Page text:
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Digital India –Technology for economic transformation

Prime Minister Narendra Modi came to power with a massive mandate in May 2014. His mantra has been good governance nasscomand economic development. Given the massive scale of poverty in India – in spite of the impressive growth witnessed in the last decade – the path to economic salvation complex and merits serious thought and policy initiatives. As Modi seeks to put the Indian economy on a high growth trajectory north of 7%, his government is betting on deploying a broad spectrum of cutting edge technologies as the catalyst to enable this massive economic transformation. Digital India initiative will play a pivotal role in facilitating this transformation.

The reliance on technology rather than ideology is a refreshing paradigm shift. Unlike the socialist ideology forced upon the nation for over six decades that resulted in stagnating poverty and measly growth rates, technology has proved to be a reliable catalyst in economic transformations of nations. More importantly India, where a majority of whom are under 35 years of age, is impatient and in no mood to suffer economic hardships any longer.

Industrial Revolution of yesteryears is a striking example of how new inventions and technology spurred western economies. In more recent years, the advent of mobile phones has enabled widespread reach of telecom and mobile enabled services to remote areas in poorer economies of Africa and Asia. Kenya’s mobile banking is a shining example. Hence the reliance on technology is prudent and has the highest odds to success in enabling this massive transformation.

Digital India will provide both government and non-governmental service providers a platform to co-create and co-share a transparent, leak-proof – read corruption free – and efficient delivery of services to every nook and corner of the country. This connectivity will hasten a feedback loop to the federal and regional governments by providing instantaneous data on various program implementations and other vital data.

In fact Prime Minister Modi, in his recent address at the NASSCOM summit on 1st March 1, 2015 stressed the importance of digital technology in service delivery, governance, transparency and an effective deterrent to corruption. Even at a minimum, this will be a phenomenal achievement that will set the stage for rapid economic resurgence. The benefits are immense.

However this reliance on technology is fraught with the obvious risk of obsolescence. Rapid changes in technology can render huge investments redundant and can hurt developing economies badly. Hence the window of opportunity for deploying extant technologies as an agent of transformation is minimal to small. This is precisely why we find the almost obsessive pace with which the government is working to execute the digital India initiative.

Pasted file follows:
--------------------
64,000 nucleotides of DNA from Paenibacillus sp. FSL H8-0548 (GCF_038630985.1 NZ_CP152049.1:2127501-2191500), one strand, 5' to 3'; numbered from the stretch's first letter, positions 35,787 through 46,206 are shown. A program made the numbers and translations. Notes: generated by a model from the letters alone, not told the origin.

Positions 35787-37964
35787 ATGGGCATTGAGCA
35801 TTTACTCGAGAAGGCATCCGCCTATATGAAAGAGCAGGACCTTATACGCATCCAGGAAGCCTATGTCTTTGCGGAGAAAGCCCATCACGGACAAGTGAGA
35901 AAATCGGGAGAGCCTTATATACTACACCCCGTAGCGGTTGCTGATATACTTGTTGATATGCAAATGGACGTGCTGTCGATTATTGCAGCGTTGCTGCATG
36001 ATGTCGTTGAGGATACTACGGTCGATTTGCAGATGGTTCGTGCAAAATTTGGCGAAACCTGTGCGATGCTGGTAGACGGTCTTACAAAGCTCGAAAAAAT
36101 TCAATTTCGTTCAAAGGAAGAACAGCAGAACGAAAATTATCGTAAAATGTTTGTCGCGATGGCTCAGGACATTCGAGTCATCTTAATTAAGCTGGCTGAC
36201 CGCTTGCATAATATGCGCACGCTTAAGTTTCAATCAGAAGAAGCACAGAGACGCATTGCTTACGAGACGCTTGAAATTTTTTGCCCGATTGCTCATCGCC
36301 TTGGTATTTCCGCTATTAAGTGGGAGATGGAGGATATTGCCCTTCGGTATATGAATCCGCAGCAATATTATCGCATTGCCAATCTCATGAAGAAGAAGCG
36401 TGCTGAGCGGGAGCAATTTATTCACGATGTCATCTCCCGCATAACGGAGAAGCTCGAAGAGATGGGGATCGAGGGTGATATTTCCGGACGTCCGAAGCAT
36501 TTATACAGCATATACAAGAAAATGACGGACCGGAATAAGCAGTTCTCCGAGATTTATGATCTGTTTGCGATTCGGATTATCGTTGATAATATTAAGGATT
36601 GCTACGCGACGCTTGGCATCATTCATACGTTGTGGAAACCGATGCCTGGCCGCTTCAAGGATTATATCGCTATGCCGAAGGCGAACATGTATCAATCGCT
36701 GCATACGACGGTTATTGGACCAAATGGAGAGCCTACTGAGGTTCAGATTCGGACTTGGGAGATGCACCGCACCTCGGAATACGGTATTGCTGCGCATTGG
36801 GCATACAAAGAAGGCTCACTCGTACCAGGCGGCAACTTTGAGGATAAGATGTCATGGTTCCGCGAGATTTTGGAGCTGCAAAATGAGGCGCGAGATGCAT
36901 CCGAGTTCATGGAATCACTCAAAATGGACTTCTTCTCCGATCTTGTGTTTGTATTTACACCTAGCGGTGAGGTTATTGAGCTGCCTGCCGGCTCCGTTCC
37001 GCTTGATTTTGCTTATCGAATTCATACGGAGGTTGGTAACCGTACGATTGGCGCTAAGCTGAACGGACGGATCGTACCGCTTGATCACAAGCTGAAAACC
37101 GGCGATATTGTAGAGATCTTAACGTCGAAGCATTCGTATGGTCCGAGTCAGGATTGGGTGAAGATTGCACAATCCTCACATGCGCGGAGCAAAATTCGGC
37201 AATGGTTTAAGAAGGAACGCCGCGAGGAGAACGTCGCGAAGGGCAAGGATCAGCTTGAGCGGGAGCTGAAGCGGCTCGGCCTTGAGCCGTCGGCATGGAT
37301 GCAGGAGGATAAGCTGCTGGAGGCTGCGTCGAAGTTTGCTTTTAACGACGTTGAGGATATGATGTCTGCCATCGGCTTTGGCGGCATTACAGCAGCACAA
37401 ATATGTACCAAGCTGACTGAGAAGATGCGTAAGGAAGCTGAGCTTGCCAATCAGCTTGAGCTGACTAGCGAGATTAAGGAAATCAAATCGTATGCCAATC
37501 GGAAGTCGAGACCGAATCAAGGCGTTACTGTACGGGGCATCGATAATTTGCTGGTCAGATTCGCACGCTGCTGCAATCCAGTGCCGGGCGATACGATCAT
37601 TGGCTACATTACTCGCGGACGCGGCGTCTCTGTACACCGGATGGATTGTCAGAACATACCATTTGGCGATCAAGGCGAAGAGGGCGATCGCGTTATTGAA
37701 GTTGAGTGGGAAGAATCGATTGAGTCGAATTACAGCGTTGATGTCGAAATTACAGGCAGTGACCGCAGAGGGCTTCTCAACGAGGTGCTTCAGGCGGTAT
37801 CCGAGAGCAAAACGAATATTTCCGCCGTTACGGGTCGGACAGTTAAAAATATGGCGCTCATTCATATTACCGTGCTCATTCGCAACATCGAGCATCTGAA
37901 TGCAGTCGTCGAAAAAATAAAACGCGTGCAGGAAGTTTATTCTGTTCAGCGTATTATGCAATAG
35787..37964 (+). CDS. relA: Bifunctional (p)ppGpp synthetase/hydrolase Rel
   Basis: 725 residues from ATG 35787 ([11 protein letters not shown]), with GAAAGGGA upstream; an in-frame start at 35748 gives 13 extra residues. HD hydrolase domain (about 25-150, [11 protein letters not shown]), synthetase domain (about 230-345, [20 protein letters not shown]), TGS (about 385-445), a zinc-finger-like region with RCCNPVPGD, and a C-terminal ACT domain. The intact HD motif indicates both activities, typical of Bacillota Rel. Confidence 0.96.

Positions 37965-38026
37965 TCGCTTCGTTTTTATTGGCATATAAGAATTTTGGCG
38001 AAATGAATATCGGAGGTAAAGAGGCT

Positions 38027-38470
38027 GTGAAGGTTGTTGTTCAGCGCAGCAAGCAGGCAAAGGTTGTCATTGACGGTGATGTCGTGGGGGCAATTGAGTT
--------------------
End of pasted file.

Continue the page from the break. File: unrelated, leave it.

Leveraging digital technology as a transformational catalyst envisages three key prerequisites – technical knowhow, ability to consume digital technology and capital. They will dictate the success of Digital India campaign.

Unlike cryogenic engine technology of the yesteryears when the country was held to ransom by western technology, India has access to the best in class digital know-how via its very own home grown IT majors. Hence access to know-how and skilled human assets would not be a problem.

Secondly, mobile usage in India is at a record high and growing and consequently the ability to consume services via digital technology is high. India currently has approximately 90 crore mobile users! This is a vast user penetration and an incredible service delivery platform for the government.

However, availability of capital could be a major challenge. The Modi government has been investor friendly and has produced the right sound-bytes to attract fresh investments. Many analysts who have followed the Modi government for the last nine months believe that the government may not face serious challenge in raising funds externally. Internally, the recent auction of coal blocks that netted over 1 lakh crores points to new financial muscle and determination of the government.

That leaves the execution and delivery of the project which may be the weakest link in the chain. While PM Modi has the right credentials in delivering, as seen from the Gujarat experience, he is on test as to how these lofty ideas are translated on a broader canvas to benefit the country.

It is, however, imperative to point out that for the first time in over six decades, the Indian government has mustered the courage to dream big – a clear vision rooted in pragmatism and not on empty ideology or rhetoric. This has gladdened the heart of middle India. For starters, the Digital India initiative has prevailed over its biggest obstacle – selling the vision and winning hearts; it is a major victory at that. But risks persist in making this dream a reality.

India today stands at the cross-roads – a poor nation with lofty dreams that has squandered away its resources and treasure to corruption and a perverted politico-bureaucratic ecosystem bent on exploiting the country rather than serving it. It is this very same system that will help execute and deliver on Modi’s lofty vision for a digital India. Modi will need all hands on deck since Digital India is fraught with high risks, but the rewards are huge too.

 
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Posted by on March 1, 2015 in Economics, India, Indian Economy, Indology, Trade

 

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The Rise and Rise of Narendra Modi

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I have long resisted the temptation to put down my views on Narendra Modi. It is common knowledge that the electronic & print media in India have consistently projected a perverse and dismal image of Modi, notwithstanding the fact that he has been unequivocally cleared of any wrongdoing by a special investigating team (SIT) appointed by the Supreme Court of India.